The Pennsylvania House has voted 195-1 to send to Gov. Tom Corbett a bill that Pennsylvania Lottery officials say will give them more flexibility in setting player odds and prizes, increasing sales in the long run.
But that flexibility is paired in the bill with a new requirement that the General Assembly have final approval over any Lottery plans to add new game categories like Keno or Internet-based games.
The latter clause, added by the state Senate earlier this fall, was a response to concerns that adding either type of new game would dramatically increase the number of daily Lottery drawings, and outlets for game play.
And that, Senate Majority Leader Dominic Pileggi said, was enough of an expansion in gambling that lawmakers should be involved.
The combination resulted in a bill nearly everyone could support, and that Corbett is expected to sign.
The bill lowers Pennsylvania's statutorily required profit margin from 27 percent of all Lottery sales at present, to 25 percent.
That may sound counter-productive, but Lottery Executive Director Sylvan Lutkewitte III has said lowering the profit margin lets them give players better odds of winning.
Better odds and more prizes for players, he contends, spark interest in the games and grow sales, ultimately resulting in more revenue for the Lottery and the senior services it supports.
In a brief interview after the House vote Monday, Lutkewitte said that with the bill's passage "we can start to plan on adjusting and increasing our payouts on our instant ticket portfolio really immediately."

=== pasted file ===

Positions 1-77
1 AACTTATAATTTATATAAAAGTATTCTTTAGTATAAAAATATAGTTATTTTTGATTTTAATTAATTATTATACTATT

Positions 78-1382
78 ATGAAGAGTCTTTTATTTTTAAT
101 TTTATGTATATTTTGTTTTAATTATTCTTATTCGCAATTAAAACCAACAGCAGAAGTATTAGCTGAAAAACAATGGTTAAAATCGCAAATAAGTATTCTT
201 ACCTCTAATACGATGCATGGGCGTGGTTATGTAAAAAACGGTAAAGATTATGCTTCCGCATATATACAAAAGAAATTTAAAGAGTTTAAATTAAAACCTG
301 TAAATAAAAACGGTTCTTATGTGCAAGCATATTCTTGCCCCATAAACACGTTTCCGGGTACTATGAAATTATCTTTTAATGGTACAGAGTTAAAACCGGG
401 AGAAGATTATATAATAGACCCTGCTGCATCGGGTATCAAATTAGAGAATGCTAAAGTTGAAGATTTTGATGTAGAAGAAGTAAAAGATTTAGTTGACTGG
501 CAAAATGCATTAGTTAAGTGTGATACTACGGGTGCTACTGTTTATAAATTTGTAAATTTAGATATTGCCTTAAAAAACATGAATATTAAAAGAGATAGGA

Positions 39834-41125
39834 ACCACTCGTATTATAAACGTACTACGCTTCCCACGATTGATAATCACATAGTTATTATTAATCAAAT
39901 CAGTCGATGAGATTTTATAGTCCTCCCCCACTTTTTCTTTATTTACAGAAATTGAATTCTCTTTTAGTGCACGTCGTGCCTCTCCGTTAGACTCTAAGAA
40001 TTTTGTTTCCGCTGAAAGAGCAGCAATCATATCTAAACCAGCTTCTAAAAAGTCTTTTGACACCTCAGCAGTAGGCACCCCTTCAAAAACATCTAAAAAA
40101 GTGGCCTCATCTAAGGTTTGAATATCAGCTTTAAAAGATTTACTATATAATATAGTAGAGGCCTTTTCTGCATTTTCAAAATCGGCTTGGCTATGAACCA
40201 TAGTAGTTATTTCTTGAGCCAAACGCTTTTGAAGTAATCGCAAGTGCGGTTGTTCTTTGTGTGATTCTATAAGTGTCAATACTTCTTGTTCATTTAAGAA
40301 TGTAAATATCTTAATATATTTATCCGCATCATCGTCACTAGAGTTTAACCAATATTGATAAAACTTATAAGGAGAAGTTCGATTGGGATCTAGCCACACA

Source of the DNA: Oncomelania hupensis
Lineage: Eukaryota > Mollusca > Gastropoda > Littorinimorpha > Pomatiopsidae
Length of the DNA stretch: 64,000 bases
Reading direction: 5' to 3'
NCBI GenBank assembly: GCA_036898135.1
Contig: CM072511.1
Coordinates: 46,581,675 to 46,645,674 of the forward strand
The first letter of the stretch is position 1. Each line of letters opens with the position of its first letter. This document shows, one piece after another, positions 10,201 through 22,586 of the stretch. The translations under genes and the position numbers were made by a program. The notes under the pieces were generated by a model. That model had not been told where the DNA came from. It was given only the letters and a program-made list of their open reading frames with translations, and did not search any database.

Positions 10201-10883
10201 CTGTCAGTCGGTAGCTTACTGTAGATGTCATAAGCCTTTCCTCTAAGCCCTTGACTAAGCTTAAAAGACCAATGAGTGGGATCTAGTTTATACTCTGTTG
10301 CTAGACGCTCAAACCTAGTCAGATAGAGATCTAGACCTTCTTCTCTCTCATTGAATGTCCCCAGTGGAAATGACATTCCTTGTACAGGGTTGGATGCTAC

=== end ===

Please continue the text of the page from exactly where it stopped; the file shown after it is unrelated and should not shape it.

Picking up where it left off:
But given the need to play through games that are already in circulation, Lutkewitte added, it could be several months till tickets with the sweeter odds are on the street.
The change in the profit margin alone, Revenue Secretary Dan Meuser added, should increase the lottery's return to the state by $7 million in fiscal 2015-16; $13 million in 2016-17; and $20 million annually by 2017-18.
With no action on the profit margin, the Lottery's profit floor was scheduled to rise to 30 percent next July, which Meuser said would have translated into major reductions in ticket sales and profits over the next five years.
Meuser said granting legislative approval over the addition of a Keno game was acceptable because the administration always wanted lawmakers' cooperation on that front.
As for Internet-based games, Meuser said administration attorneys have always had doubts that the Lottery could add that category without legislative approval.
Faced with demographic projections that indicate significant demand in growth for senior services, Corbett Administration officials have put a premium on trying to grow lottery profits.